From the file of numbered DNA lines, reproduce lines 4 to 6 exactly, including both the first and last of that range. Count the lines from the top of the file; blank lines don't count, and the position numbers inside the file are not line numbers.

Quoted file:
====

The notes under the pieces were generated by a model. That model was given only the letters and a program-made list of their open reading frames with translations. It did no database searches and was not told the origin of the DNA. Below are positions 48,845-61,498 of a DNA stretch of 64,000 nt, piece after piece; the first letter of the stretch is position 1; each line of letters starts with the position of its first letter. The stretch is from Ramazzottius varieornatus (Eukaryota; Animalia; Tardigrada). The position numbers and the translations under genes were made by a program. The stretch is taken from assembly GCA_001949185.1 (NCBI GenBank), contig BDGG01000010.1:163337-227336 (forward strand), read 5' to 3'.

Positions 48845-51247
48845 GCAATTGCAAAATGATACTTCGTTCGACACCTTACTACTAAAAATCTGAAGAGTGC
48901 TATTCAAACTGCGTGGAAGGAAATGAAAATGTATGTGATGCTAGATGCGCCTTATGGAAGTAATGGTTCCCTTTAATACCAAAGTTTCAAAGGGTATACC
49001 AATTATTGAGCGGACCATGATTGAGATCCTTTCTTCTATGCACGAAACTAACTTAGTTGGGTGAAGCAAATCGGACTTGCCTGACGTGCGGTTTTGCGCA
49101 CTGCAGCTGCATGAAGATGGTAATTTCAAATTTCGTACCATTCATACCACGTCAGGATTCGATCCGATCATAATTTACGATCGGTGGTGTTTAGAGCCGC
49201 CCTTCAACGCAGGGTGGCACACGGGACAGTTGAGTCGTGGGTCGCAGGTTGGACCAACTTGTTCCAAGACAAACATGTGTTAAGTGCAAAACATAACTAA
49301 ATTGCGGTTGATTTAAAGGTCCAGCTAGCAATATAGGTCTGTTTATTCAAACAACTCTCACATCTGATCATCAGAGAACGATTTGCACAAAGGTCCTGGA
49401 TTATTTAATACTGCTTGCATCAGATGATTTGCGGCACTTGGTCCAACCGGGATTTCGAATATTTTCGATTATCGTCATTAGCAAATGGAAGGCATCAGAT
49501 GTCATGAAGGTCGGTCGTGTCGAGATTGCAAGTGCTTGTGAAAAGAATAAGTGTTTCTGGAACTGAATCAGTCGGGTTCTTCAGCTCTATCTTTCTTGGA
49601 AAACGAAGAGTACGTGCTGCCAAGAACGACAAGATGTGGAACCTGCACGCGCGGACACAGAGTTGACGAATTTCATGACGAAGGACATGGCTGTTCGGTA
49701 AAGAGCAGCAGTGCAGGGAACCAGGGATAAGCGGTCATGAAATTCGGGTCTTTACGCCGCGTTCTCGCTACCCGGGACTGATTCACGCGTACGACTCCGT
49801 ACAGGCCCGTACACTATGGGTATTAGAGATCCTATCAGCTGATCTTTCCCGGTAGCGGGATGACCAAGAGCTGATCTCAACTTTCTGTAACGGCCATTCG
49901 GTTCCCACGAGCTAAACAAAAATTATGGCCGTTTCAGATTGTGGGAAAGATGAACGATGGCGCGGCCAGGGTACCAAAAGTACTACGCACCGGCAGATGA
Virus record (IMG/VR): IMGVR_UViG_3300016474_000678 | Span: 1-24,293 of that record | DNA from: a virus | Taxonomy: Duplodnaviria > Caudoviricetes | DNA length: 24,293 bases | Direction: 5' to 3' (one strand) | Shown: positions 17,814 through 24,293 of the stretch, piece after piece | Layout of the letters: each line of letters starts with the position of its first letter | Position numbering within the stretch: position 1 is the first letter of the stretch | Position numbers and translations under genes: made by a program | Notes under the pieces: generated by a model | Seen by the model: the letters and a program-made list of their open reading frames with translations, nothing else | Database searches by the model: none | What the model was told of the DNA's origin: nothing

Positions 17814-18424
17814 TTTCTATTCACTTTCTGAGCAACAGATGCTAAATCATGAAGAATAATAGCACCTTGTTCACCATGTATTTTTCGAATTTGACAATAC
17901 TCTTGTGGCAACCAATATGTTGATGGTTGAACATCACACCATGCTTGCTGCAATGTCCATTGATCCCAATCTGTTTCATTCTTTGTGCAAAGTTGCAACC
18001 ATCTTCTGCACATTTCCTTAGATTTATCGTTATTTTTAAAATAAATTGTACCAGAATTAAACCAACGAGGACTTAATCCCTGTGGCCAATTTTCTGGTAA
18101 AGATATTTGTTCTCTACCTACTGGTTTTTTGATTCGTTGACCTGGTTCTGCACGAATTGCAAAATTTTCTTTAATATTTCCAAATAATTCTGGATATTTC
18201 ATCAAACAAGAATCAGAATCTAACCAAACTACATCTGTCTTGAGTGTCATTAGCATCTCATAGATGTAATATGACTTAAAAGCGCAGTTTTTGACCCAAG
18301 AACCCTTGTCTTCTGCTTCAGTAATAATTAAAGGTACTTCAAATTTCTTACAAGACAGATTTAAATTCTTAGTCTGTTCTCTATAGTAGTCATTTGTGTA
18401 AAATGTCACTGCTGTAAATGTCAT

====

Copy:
48901 TATTCAAACTGCGTGGAAGGAAATGAAAATGTATGTGATGCTAGATGCGCCTTATGGAAGTAATGGTTCCCTTTAATACCAAAGTTTCAAAGGGTATACC
49001 AATTATTGAGCGGACCATGATTGAGATCCTTTCTTCTATGCACGAAACTAACTTAGTTGGGTGAAGCAAATCGGACTTGCCTGACGTGCGGTTTTGCGCA
49101 CTGCAGCTGCATGAAGATGGTAATTTCAAATTTCGTACCATTCATACCACGTCAGGATTCGATCCGATCATAATTTACGATCGGTGGTGTTTAGAGCCGC